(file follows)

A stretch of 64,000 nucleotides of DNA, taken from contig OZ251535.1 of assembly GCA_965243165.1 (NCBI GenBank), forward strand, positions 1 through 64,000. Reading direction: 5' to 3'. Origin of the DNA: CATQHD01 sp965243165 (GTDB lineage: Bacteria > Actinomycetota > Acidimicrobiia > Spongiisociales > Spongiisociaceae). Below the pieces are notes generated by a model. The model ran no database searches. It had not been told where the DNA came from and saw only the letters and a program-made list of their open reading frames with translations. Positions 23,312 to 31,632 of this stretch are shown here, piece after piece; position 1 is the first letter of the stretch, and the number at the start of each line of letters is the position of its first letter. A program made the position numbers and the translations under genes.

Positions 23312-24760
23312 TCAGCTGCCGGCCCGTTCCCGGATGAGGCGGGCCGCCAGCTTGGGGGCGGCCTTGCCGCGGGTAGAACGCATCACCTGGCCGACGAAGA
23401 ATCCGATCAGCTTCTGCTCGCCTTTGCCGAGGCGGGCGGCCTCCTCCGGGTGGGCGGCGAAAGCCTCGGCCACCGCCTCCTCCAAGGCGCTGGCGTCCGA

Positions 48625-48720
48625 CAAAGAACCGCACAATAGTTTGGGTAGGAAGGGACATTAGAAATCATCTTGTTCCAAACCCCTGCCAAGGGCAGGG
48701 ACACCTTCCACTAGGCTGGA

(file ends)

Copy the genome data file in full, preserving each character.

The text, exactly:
A stretch of 64,000 nucleotides of DNA, taken from contig OZ251535.1 of assembly GCA_965243165.1 (NCBI GenBank), forward strand, positions 1 through 64,000. Reading direction: 5' to 3'. Origin of the DNA: CATQHD01 sp965243165 (GTDB lineage: Bacteria > Actinomycetota > Acidimicrobiia > Spongiisociales > Spongiisociaceae). Below the pieces are notes generated by a model. The model ran no database searches. It had not been told where the DNA came from and saw only the letters and a program-made list of their open reading frames with translations. Positions 23,312 to 31,632 of this stretch are shown here, piece after piece; position 1 is the first letter of the stretch, and the number at the start of each line of letters is the position of its first letter. A program made the position numbers and the translations under genes.

Positions 23312-24760
23312 TCAGCTGCCGGCCCGTTCCCGGATGAGGCGGGCCGCCAGCTTGGGGGCGGCCTTGCCGCGGGTAGAACGCATCACCTGGCCGACGAAGA
23401 ATCCGATCAGCTTCTGCTCGCCTTTGCCGAGGCGGGCGGCCTCCTCCGGGTGGGCGGCGAAAGCCTCGGCCACCGCCTCCTCCAAGGCGCTGGCGTCCGA

Positions 48625-48720
48625 CAAAGAACCGCACAATAGTTTGGGTAGGAAGGGACATTAGAAATCATCTTGTTCCAAACCCCTGCCAAGGGCAGGG
48701 ACACCTTCCACTAGGCTGGA